Some debates are meant to go on forever. Milk chocolate or dark? Latte or Americano? Chicken or lamb doner? Same rules apply for Single Speed or Fixed Gear.
Let me make one point clear right away, we are not going to settle this here and now. The split in the society is at times as diverse as the Clinton vs Trump argument but we will look into pros and cons on both sides here.
So aren't they all just fixies?
You would be surprised to find out how much you can get yourself in trouble with this one simple question asked in the wrong place. The term Fixie seems to be carrying a mystery for itself similar to Hipster. Everyone uses the word but no one seems to know what it truly means.
The term Single Speed Bike speaks for itself. It's a bike with one single gear. Or no gears..? Whichever way you look at it, it has two sprockets. One with crank and pedals and another on your rear wheel. So technically both, single speed freewheel bikes and fixed gear bikes are considered single speed bikes.
So are they the same?
No. Freewheel allows you to coast, so a single speed freewheel bike is a simple standard bike with no gears. Good if you like to enjoy the wind while going down a hill. Perfect for nice and easy rides. It's a bicycle and does what it says on the tin.
On a fixed gear bike, the cog is fixed or locked with the rear wheel, meaning they spin together. They are entangled in one motion, rendered in one single unit. If the wheel spins, your pedals will be spinning along with it. You can not coast. The faster your bike moves, the faster you have to spin your pedals.
Why on earth would anyone do it anyway?
Fixed gear bikes have a long history. First bicycles in production were all fixed gear. Freewheel was invented later. You can see Thomas Edison (yes, the world-famous inventor from the 19th century) performing some fixie tricks in THIS VIDEO HERE filmed on his newly invented video camera.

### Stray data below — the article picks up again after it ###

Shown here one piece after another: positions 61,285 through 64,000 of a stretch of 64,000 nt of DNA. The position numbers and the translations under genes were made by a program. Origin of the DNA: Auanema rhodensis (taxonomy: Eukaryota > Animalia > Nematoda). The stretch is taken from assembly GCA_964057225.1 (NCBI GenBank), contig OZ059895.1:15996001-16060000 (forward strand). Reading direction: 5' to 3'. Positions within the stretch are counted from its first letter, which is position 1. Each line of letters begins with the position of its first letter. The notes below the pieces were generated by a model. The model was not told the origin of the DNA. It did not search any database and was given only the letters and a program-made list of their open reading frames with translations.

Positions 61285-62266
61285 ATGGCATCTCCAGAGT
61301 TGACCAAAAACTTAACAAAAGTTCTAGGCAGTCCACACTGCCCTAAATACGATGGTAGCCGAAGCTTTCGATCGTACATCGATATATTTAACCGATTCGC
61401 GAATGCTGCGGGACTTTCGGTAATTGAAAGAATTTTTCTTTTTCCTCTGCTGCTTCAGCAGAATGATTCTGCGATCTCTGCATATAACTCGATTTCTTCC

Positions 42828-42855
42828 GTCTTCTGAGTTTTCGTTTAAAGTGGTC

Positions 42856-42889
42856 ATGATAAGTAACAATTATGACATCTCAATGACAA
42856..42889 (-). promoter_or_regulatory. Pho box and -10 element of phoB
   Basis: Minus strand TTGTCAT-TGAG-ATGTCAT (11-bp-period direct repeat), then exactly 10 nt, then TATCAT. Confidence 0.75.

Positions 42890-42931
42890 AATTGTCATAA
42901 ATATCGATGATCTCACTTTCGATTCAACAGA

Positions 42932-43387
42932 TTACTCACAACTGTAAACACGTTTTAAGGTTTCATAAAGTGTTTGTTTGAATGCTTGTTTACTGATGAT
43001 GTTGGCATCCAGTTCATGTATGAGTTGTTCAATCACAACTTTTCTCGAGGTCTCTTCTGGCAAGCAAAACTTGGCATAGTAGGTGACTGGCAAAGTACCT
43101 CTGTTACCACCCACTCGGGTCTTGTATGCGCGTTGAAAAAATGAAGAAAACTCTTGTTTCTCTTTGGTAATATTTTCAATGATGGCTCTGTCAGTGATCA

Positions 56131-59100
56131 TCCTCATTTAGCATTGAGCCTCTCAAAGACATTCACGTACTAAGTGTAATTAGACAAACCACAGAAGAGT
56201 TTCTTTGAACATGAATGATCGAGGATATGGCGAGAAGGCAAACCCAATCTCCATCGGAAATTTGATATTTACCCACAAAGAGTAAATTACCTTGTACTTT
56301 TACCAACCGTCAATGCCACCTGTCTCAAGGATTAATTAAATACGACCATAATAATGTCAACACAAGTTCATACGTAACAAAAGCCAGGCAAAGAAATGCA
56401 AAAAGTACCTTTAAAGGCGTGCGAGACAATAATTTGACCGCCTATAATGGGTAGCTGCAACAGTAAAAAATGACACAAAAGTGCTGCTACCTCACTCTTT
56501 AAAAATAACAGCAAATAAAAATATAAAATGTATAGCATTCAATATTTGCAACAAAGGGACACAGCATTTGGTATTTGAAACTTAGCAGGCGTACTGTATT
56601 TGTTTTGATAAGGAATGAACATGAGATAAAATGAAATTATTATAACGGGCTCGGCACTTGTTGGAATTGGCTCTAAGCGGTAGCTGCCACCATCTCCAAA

Fixed gear bikes are still widely used in track competition racing, by bicycle acrobats, playing something called Cycle Ball, in criterium races and by bearded hipsters going to coffee shops and farmer's markets (that includes me).
So? Why the hell would anyone do it anyway?
Frankly, get fit or die trying.
Since you have to pedal at all times, fixed gear makes you exercise a lot more than a freewheel bike. It gives no choice. You can even use your leg-power to slow down the bike, especially when going downhill.
It does take some time to get the hang of it and the first couple of weeks can feel like the bike is trying to kill you at all times but hey, once you are used to it it's a whole different world. Your bike becomes literally a connector between you and the road in the purest way possible.
So how do I stop the bloody thing?
Simple, my friend. You put brakes on it.
But I heard fixies have no brakes!
Nor would your car if you'd remove them. All bikes, except special sporting bikes, are provided with two working brakes (front and rear). In the UK fixed wheel cog can be accounted as the rear brake since you can stop the bike that way but legally it does not allow you to remove the front brake.
Ok cool. I want to try both. Can I?
Sure. Most of the single speed bikes in our store are equipped with something called a flip flop hub. It has both, single speed freewheel and fixed gear sprockets fitted, one on each side of the rear hub. That way you can switch between fixed gear and single speed freewheel simply by flipping the rear wheel around.
Cool, where do I get one of these bikes?
Here, just click here.